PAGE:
Simon Stephens, Issue 119/06, 03.06.2019
All museum staff need basic digital literacy
The impact of digital technology has been one of the most exciting developments in museums in recent years. Few areas have remained untouched, whether it’s collections work, exhibition design, audience engagement or workforce initiatives.
A few years ago we introduced a digital column and digital review section in Museums Journal to reflect this. We have also published one-off articles, such as the feature in the April issue looking at the implications of working with big tech companies. And the Museums Association (MA) has developed a series of events for the sector to share ideas and best practice, including an annual digital conference, which takes place this month at the Museum of London (see p17).
What many discussions about the subject reveal is that while digital working has been one of the most inspiring areas, it has also been one of the most challenging. There are endless possibilities, but numerous pitfalls.
The MA’s Empowering Collections report highlights the need for a more strategic approach
to online collections. “Museums need to bring their collections alive for growing audiences online,” the report states. “This means going beyond the standard model of putting collections information on a website.”
Funding for tech projects can be sporadic and uneven in museums but, despite this, talented individuals often have the freedom to experiment and innovate. But it is also true that a lot of money has been ploughed into projects without clear aims.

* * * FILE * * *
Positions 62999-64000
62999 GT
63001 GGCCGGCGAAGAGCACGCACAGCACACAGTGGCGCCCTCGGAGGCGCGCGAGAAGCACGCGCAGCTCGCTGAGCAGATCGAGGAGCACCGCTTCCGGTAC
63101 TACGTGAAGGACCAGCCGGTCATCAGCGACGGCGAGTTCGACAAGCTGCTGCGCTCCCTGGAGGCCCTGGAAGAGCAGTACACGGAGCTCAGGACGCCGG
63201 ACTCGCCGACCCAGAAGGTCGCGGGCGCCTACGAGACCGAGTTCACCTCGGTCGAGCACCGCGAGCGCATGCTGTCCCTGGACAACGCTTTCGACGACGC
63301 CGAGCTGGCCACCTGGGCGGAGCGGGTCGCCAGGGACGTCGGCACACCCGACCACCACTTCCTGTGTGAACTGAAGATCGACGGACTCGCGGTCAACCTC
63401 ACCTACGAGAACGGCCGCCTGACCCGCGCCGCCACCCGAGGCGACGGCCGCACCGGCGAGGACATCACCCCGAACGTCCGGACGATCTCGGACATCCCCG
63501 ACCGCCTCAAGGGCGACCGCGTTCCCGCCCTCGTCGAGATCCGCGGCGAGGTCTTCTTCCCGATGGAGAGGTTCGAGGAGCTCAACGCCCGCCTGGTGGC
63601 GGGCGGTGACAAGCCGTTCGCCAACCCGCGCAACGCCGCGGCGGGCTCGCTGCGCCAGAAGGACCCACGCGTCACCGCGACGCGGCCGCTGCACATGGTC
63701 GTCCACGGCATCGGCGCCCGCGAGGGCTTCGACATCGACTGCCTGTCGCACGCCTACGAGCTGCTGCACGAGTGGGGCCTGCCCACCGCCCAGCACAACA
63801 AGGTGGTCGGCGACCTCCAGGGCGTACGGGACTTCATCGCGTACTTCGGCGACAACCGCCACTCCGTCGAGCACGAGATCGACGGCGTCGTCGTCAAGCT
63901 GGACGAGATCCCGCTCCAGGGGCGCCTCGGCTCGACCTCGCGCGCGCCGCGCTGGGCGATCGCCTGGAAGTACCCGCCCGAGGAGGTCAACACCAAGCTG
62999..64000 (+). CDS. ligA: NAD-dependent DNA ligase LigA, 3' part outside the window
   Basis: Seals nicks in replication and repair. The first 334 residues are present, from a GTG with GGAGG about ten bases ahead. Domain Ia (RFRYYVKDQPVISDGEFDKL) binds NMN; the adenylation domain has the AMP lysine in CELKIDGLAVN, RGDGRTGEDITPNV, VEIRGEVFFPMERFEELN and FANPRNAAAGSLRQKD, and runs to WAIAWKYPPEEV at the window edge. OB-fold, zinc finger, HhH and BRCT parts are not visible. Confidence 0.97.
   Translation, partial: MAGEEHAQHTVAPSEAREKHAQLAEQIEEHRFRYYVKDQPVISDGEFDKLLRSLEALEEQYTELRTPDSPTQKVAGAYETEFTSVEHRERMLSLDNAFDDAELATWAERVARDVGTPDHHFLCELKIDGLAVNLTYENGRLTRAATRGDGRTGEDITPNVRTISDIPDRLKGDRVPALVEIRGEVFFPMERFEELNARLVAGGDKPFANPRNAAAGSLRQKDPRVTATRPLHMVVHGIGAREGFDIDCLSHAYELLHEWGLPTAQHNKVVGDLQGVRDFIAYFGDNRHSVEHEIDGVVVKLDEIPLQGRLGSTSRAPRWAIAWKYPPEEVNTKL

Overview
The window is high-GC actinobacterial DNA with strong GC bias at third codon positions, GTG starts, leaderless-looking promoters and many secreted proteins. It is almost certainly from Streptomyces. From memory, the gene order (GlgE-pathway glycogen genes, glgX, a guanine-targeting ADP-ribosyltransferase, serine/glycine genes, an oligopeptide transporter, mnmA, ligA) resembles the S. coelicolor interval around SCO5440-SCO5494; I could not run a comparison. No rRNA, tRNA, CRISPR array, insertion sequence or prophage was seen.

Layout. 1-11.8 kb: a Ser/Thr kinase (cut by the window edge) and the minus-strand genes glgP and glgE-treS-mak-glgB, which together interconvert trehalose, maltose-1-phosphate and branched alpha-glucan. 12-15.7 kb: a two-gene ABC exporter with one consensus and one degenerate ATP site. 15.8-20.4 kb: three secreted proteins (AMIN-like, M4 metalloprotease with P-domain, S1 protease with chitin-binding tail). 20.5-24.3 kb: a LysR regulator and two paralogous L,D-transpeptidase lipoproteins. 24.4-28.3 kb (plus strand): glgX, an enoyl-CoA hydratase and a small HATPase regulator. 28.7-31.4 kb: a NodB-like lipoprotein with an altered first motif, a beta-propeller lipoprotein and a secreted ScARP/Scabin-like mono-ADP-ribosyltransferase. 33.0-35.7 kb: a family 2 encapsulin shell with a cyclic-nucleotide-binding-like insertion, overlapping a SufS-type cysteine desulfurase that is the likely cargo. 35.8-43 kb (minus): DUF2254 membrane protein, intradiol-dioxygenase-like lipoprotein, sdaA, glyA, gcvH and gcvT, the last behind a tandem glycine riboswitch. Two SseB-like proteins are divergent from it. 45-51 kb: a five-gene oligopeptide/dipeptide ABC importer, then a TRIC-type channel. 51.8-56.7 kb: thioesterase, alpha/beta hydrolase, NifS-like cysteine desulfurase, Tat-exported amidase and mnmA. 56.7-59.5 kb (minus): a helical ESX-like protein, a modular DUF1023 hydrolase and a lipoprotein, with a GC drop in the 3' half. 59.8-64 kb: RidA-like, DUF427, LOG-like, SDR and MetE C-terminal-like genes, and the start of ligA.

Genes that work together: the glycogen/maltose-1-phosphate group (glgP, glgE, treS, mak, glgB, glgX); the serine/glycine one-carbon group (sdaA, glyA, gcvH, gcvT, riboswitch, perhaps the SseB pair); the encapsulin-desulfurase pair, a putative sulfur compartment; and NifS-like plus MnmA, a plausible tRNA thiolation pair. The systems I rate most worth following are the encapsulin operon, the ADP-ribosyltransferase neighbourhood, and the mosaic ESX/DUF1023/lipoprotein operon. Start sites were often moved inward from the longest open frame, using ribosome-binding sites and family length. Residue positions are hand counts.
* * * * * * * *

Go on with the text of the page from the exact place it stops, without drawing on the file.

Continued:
The challenge is to make sure that this spirit of innovation and experimentation is maintained, while introducing more clarity of purpose and strategic thinking. This will happen only if basic digital skills and understanding are improved across the board, not just for those in digital teams.
The MA is involved in an initiative to develop a new approach to digital literacy for museums, One by One, which is funded by the Arts and Humanities Research Council and led by the University of Leicester’s School of Museums Studies.
A key part of achieving wider digital literacy will be support from those in leadership positions. Investment in staff skills is also vital. Without these, it will be impossible for the sector to reach its full digital potential.
Simon Stephens, editor, Museums Journal